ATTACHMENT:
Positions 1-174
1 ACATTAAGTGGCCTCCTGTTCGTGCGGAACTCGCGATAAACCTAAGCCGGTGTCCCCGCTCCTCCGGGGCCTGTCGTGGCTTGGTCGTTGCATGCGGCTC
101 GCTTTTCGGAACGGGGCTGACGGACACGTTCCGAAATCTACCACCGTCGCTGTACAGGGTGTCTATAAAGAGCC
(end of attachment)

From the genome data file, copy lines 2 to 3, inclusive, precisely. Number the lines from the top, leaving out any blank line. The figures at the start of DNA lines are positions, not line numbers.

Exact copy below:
1 ACATTAAGTGGCCTCCTGTTCGTGCGGAACTCGCGATAAACCTAAGCCGGTGTCCCCGCTCCTCCGGGGCCTGTCGTGGCTTGGTCGTTGCATGCGGCTC
101 GCTTTTCGGAACGGGGCTGACGGACACGTTCCGAAATCTACCACCGTCGCTGTACAGGGTGTCTATAAAGAGCC